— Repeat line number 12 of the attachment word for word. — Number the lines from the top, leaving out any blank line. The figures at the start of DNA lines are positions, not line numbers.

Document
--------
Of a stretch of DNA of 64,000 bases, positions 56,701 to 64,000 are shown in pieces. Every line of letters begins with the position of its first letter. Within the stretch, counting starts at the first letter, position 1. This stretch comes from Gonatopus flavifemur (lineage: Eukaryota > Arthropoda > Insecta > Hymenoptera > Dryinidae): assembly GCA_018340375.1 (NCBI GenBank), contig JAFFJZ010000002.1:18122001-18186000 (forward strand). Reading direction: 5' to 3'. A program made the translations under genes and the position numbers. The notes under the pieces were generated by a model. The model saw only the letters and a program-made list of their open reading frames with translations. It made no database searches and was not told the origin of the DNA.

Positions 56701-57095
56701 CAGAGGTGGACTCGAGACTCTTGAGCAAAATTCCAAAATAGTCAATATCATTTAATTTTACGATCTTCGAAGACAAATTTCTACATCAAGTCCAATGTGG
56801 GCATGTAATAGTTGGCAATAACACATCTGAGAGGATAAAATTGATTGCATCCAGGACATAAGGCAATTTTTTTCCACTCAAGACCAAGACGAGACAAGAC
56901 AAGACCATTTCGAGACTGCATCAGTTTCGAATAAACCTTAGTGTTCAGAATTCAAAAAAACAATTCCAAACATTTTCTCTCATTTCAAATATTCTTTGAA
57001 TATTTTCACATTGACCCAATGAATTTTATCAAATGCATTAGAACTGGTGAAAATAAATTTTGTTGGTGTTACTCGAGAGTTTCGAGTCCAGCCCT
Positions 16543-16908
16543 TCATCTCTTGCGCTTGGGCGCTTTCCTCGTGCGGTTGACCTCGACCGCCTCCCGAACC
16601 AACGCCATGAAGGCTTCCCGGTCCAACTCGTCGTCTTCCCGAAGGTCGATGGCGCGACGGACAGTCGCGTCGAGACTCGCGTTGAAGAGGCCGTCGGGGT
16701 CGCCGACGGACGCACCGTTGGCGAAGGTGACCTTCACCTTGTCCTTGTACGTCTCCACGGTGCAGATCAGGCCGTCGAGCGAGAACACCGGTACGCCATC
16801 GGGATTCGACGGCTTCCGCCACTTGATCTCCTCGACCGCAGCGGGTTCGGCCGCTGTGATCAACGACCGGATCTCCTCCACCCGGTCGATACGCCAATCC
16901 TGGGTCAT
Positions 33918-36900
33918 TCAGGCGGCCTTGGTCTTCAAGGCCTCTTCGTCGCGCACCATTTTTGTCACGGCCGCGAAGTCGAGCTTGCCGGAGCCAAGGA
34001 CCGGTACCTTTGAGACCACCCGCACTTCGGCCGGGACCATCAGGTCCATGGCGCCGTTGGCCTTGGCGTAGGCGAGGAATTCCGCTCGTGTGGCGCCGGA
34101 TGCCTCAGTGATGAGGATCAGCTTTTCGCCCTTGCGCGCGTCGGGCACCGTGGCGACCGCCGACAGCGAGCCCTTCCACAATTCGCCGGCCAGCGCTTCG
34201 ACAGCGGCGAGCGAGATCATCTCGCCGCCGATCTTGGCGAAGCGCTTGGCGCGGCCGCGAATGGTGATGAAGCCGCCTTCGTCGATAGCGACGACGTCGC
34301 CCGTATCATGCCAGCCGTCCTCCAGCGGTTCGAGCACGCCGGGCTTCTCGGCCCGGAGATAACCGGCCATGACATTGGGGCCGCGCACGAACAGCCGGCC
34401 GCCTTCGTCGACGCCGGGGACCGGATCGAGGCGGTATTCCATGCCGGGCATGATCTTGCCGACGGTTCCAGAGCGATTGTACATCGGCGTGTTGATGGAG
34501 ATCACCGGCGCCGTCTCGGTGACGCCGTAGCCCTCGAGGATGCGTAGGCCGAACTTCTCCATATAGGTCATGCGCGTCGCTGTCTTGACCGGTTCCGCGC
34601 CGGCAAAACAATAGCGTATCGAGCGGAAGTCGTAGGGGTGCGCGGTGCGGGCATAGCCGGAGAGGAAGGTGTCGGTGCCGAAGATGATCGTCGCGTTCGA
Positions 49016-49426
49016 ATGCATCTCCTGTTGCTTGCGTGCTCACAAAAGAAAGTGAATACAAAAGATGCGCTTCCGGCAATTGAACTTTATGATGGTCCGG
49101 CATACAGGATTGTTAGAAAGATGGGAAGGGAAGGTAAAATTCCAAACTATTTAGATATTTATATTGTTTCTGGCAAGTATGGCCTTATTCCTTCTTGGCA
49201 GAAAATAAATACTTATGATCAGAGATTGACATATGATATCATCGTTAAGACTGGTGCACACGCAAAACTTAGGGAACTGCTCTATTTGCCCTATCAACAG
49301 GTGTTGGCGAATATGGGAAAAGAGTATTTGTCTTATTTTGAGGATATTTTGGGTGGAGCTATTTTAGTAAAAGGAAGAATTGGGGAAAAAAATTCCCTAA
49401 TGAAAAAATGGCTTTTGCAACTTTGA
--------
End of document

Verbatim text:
16901 TGGGTCAT